Take the lamb loin and trim off the fat and silver skin. Then wrap the loin tightly in plastic wrap and place in the freezer. Once frozen, use a deli slicer to slice the lamb 1/8-inches thick. On a 9 x 9 plate, lay slices starting with the middle. Only cover 1/3 of the plate.

Make the Salsa Verde. Place herbs in a medium size bowl. Add shallots, garlic and lemon zest. Slowly add olive oil and add salt to taste.

Spread the salsa evenly on the sliced lamb. With a peeler, shave 3-inch strips of Parmigiano Reggiano and place on top of the salsa verde-covered lamb. Garnish with fresh pea shoots, salt, black pepper and lemon juice.

Crack the egg carefully separating the yolk from the whites. Discard whites and clean off the chalaza. Place the egg in the center of the plate and finish with salt and fresh cracked pepper.

NotesCook Notes: Ask your butcher to slice the lamb thinly on the deli slicer. Any combination of fresh herbs may be used in your salsa verde.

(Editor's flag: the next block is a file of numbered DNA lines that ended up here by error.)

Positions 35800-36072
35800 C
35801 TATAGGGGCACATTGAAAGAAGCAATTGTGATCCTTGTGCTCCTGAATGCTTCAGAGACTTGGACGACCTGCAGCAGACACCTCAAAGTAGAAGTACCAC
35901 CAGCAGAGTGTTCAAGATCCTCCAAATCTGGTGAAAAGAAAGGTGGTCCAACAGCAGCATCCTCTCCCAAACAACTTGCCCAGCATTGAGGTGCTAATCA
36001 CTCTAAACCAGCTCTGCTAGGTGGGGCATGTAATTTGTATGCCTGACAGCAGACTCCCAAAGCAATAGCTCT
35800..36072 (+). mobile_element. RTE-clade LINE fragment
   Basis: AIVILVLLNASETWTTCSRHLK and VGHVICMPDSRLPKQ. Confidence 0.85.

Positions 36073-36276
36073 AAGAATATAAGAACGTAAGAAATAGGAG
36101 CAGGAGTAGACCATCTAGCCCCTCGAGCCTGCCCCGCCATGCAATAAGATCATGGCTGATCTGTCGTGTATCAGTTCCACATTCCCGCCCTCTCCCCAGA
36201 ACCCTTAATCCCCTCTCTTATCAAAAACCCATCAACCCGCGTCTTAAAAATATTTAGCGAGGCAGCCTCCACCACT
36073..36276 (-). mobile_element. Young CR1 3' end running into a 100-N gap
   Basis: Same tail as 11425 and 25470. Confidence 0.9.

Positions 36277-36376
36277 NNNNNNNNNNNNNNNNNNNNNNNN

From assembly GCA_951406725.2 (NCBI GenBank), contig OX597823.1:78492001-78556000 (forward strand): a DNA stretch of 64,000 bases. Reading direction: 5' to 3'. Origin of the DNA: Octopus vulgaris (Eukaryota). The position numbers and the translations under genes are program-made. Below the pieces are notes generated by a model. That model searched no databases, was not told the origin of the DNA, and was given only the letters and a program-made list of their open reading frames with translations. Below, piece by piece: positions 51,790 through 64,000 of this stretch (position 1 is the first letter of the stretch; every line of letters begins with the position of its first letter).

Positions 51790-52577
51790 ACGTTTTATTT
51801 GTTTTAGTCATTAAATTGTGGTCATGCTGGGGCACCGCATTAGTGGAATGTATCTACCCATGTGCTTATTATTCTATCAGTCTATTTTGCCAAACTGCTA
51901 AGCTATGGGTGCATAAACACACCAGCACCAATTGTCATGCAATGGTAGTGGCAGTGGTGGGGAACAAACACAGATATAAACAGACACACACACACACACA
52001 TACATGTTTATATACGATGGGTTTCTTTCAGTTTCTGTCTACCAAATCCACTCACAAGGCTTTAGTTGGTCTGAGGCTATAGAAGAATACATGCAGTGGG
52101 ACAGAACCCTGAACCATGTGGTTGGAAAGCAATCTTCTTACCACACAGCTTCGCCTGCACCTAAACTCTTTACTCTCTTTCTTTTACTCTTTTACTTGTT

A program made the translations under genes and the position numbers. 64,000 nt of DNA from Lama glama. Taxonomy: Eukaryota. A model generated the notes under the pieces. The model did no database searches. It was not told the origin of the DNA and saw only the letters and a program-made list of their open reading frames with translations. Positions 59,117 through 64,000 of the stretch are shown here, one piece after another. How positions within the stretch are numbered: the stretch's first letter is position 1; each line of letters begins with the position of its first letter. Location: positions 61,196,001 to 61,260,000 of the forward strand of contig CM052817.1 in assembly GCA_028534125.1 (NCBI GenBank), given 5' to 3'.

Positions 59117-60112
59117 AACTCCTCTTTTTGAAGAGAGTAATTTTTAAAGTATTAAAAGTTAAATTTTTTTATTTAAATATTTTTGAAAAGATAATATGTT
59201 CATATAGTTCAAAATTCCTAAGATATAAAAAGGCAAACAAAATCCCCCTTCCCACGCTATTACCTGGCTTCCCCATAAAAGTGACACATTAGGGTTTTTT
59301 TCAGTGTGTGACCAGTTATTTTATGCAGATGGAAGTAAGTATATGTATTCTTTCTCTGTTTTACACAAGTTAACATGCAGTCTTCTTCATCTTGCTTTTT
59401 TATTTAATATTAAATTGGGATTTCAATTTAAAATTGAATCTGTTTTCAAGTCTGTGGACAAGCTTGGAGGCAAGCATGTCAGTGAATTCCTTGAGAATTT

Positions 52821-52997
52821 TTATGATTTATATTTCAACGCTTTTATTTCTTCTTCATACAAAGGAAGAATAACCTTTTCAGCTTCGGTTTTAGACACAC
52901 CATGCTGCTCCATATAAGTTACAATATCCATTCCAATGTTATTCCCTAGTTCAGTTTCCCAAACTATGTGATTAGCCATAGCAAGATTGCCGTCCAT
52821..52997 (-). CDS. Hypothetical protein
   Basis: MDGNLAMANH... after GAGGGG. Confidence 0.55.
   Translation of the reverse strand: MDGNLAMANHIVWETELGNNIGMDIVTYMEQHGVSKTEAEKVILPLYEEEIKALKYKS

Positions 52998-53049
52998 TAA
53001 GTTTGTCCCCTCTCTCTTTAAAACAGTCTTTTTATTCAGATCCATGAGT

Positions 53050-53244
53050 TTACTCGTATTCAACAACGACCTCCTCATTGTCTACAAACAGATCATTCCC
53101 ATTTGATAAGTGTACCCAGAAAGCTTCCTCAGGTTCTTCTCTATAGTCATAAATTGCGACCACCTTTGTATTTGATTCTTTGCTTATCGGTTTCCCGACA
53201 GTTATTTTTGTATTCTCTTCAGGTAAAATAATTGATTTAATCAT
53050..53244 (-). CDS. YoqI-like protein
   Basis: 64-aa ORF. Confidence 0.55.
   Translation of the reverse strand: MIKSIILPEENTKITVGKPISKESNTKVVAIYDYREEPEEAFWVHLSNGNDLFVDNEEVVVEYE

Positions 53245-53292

What an exciting recipe! But, with a raw egg yolk and raw lamb I am thinking that might be too adventurous for Tampa Bay diners, many of whom consider Taco Bell, 5 Guys, Burger King, and Wawa to be haute cuisine. Still, hope springs eternal. Maybe, just maybe, Tampa Bay may one day become a culinary destination.

Friday, December 6, 2013

Popcorn Stuffing

Thanksgiving is done, but if you are thinking of stuffing a bird for next year's gluttonous feast, I.C. Sharks has a recipe for you.

Popcorn Stuffing

Preheat oven to 350 degrees. Use your favorite stuffing recipe, omitting all bread products. Replace the bread crumbs with 3/4 cup of unpopped popping corn. Mix the ingredients, and stuff the mess into your turkey. Tent the turkey with foil as desired, and place in oven.

Bird is done when its ass blows across the room.

This is a re-post from the I.C. Sharks newsletter, so don't blame me for any mishaps. 

Easy Tex - Mex En Su Casa

I was talking with our daughter last night on the telephone when she asked what we were doing for dinner. I told her I was whipping up my quick and easy enchilada recipe. She inquired as to the ingredients and method.

So, for you Mish, here is especial del chef:

Click to enlarge

I don't normally endorse any particular brand, but Wolf seems to have the best canned chili, both with and without beans. This brand can stand on its own, but certainly you should feel free to adjust seasonings to suit your taste. I do.

Here is what I wound up with last night: